It’s been a while since I posted about a tool of the lab and, since I had the presumption to call my two existing posts a series, it is high time I do so. And so, I present to you the graduated cylinder. Or, to maintain my sanity throughout the writing of this post, the GC.
GC is likely familiar to most of you who have taken a class that had even the faintest resemblance to a science lab. It is a way to accurately measure larger volumes of liquid, unlike pipettes, which specialize in the milliliter to the micro.
There are two tricks to using a graduated cylinder, one that most people likely learned in said lab class, and one that most would not. The first is that for liquid to be accurately measured in a GC one must look at the “meniscus”. The meniscus refers to the slight concave depression of the top layer of water. To accurately eye the meniscus one must place themselves exactly level with it, judging the water level by the very bottom of this line.
The second trick involves a fantastic and dear lab tool that I must cover in a future post: parafilm. For now we can refer to parafilm as a way to magically create a seal. If you wish to mix the contents of your GC, for example if you put in a concentrated solution and then topped it up with water, you can cover the top with your magic seal and then invert the cylinder 6-8 times. The secret that you likely did not learn in lab class is that the parafilm is mostly invisible and extremely strong. If you were to run up to someone in the lab with a GC covered with parafilm, pretend to trip, and dump it over their head, this could be a fantastic prank.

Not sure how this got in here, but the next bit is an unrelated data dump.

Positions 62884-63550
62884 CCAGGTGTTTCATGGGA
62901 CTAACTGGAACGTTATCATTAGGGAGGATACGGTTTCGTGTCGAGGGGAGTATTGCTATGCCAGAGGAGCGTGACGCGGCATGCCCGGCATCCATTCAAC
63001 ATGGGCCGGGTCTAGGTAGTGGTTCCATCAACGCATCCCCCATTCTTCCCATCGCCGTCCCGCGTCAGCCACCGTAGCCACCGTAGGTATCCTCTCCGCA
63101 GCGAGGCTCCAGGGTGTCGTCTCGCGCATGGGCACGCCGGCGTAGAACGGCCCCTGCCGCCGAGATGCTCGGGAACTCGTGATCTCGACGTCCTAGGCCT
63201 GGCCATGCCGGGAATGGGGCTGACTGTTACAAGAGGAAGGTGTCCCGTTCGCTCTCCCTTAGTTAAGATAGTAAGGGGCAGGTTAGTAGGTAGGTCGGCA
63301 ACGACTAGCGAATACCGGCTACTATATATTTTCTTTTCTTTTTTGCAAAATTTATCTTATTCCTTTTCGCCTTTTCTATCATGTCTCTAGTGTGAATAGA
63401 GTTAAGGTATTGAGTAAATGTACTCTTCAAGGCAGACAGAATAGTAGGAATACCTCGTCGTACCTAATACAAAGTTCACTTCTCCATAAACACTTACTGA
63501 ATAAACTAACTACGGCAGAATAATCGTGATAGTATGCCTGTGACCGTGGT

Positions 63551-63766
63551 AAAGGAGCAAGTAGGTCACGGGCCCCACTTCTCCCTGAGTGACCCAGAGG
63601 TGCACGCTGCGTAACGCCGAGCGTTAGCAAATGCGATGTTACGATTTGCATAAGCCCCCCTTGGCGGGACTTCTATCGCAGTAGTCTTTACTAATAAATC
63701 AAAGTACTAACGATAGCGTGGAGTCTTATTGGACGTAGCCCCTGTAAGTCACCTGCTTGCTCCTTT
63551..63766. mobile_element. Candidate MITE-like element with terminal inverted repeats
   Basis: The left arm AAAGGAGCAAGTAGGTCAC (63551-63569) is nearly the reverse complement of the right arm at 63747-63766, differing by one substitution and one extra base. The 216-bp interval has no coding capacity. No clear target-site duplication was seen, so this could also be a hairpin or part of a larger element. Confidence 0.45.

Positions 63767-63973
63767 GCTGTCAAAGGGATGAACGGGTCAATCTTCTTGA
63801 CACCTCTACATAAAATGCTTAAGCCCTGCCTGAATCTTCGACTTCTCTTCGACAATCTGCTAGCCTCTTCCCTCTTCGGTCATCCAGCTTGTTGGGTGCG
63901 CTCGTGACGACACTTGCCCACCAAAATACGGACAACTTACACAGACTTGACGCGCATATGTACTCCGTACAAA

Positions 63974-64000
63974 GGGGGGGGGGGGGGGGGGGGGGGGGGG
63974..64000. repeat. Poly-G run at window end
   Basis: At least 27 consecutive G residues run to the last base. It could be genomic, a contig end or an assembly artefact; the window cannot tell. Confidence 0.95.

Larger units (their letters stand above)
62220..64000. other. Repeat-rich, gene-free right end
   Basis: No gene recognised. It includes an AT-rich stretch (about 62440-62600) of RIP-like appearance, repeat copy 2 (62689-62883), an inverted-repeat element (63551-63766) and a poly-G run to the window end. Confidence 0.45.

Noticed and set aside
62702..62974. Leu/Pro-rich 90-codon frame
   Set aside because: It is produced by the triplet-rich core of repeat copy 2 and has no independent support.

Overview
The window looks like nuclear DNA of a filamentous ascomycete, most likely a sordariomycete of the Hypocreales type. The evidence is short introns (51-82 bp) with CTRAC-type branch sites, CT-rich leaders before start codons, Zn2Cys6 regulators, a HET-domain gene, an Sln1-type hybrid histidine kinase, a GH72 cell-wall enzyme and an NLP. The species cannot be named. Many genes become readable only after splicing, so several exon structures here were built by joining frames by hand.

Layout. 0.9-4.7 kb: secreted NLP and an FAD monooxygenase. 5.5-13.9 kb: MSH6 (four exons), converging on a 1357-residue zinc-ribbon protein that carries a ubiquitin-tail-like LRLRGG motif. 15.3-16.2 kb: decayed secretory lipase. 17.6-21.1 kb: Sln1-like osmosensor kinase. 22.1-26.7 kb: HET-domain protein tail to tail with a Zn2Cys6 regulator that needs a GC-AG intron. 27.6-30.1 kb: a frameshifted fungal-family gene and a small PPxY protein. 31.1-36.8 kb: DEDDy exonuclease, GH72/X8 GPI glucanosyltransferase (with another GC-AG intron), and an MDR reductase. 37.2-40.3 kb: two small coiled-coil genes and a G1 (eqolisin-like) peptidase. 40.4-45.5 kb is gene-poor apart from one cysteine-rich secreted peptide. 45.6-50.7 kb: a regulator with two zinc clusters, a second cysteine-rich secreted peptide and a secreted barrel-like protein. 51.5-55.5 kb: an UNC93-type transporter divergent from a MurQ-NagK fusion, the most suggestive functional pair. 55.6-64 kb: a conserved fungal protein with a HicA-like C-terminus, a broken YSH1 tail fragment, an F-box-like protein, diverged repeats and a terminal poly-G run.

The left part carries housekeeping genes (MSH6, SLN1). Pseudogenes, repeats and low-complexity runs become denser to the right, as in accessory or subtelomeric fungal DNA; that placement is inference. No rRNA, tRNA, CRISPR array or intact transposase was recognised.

But you didn’t hear it from me.